|Publication number||US8093658 B2|
|Application number||US 12/697,991|
|Publication date||Jan 10, 2012|
|Filing date||Feb 1, 2010|
|Priority date||Dec 22, 2005|
|Also published as||US7656049, US8803240, US9356145, US20070145430, US20100133612, US20120104476, US20140346577, US20160268428, WO2007075755A2, WO2007075755A3|
|Publication number||12697991, 697991, US 8093658 B2, US 8093658B2, US-B2-8093658, US8093658 B2, US8093658B2|
|Inventors||Gurtej S. Sandhu, Kunal R. Parekh|
|Original Assignee||Micron Technology, Inc.|
|Export Citation||BiBTeX, EndNote, RefMan|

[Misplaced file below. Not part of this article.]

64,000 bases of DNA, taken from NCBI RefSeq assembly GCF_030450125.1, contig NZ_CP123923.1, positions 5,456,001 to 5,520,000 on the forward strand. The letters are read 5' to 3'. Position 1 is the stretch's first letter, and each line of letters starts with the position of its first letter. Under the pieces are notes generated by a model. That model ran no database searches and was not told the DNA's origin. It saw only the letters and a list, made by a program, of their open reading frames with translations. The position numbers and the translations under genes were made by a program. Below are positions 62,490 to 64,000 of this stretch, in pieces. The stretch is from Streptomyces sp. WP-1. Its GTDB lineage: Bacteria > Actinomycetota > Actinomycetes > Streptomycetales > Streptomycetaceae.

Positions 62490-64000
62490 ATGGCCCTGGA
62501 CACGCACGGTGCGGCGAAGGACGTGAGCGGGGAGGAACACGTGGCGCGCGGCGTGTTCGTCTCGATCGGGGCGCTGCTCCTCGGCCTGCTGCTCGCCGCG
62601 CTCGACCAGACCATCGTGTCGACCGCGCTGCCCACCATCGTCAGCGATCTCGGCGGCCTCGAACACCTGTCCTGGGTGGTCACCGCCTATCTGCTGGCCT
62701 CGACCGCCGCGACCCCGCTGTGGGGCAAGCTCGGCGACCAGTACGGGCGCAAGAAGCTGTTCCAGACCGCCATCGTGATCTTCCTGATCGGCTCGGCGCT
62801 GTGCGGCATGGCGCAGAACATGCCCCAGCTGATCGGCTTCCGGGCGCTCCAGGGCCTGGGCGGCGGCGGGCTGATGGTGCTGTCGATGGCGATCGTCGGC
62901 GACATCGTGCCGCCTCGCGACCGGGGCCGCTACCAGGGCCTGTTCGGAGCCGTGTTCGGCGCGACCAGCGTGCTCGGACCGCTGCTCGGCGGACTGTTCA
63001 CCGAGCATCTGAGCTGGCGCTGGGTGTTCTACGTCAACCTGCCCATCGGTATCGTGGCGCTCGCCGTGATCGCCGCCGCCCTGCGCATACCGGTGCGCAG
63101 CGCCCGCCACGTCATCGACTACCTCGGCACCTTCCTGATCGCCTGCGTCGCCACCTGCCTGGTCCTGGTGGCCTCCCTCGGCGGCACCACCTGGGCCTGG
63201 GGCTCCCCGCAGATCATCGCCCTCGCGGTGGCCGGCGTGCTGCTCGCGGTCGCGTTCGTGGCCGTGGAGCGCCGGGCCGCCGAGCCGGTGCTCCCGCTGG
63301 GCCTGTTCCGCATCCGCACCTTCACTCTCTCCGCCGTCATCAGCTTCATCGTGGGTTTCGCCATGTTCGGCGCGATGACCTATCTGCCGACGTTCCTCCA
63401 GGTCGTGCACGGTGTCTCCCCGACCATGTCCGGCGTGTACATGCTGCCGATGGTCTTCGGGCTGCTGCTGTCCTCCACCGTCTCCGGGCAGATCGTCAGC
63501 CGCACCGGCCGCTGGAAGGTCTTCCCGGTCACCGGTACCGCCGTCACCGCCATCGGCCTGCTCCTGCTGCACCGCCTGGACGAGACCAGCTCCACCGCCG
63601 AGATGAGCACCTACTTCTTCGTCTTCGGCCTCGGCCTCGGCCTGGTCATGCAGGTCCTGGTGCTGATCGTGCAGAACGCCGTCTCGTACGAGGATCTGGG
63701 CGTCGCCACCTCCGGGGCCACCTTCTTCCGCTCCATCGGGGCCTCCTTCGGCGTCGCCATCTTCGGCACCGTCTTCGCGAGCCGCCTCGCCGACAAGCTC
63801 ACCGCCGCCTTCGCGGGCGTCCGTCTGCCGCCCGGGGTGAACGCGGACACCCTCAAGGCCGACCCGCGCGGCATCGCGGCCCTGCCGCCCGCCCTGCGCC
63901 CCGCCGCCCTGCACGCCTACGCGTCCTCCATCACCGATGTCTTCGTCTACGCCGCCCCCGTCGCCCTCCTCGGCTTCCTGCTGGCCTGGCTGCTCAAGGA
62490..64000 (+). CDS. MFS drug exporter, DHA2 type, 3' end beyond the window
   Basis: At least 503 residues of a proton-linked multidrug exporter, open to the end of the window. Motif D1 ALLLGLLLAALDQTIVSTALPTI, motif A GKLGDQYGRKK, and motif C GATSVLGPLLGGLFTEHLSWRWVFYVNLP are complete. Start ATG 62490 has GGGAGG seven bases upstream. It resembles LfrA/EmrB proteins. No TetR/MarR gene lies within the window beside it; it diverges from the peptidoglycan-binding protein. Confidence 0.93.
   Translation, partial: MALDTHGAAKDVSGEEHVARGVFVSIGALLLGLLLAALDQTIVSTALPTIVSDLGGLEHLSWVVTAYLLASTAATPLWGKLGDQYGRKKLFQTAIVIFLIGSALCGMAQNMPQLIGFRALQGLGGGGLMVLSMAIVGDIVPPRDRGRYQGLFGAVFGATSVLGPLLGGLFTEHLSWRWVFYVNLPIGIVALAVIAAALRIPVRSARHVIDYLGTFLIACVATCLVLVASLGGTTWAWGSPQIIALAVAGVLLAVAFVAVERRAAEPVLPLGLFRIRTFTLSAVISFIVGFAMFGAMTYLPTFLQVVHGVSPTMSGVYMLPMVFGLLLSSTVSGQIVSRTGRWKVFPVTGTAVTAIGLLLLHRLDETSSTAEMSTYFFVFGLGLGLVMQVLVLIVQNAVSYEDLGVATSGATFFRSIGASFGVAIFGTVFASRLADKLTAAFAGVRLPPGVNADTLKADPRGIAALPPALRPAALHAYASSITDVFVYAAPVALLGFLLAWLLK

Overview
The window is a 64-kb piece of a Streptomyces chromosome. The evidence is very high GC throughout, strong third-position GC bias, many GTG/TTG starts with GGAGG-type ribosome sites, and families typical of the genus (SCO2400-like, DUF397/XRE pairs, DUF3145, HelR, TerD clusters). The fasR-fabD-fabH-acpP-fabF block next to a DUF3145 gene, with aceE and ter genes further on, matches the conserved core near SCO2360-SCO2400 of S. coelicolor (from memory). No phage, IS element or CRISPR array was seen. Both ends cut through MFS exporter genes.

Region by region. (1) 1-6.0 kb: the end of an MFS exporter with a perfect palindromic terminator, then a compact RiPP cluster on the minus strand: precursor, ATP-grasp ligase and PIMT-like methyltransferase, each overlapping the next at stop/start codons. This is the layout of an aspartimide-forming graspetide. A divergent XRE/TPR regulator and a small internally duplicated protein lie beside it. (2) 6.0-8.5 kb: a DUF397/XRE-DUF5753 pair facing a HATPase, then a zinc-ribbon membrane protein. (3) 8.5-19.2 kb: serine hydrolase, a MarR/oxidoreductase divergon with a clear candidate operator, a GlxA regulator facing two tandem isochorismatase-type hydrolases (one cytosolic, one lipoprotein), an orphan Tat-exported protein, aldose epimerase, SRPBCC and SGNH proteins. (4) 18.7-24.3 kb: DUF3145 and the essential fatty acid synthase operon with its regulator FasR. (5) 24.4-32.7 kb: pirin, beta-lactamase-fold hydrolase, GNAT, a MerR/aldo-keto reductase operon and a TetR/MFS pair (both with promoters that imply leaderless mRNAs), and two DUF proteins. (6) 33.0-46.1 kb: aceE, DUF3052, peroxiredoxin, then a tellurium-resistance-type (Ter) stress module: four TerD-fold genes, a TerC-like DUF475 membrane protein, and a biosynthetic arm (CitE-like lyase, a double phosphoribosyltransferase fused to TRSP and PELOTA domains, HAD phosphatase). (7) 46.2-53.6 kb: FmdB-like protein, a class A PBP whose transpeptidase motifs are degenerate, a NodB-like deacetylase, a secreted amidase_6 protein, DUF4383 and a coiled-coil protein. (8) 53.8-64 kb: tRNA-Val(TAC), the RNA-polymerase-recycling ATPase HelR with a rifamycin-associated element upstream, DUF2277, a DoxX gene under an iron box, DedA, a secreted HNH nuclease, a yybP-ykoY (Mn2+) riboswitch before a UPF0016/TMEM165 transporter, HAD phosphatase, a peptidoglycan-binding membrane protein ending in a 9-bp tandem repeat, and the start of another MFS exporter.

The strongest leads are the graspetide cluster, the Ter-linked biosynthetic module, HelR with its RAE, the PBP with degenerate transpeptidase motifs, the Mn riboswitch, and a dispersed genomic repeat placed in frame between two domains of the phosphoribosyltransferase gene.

|Patent Citations (43), Non-Patent Citations (2), Referenced by (4), Classifications (26), Legal Events (3)|
|External Links: USPTO, USPTO Assignment, Espacenet|
This application is a divisional application of U.S. application Ser. No. 11/315,031 filed on 22 Dec. 2005, now U.S. Pat. No. 7,656,049, which application is incorporated herein by reference in its entirety.
This application relates generally to semiconductor devices and device fabrication and, more particularly, to the formation of CMOS gate electrodes having asymmetrical strain.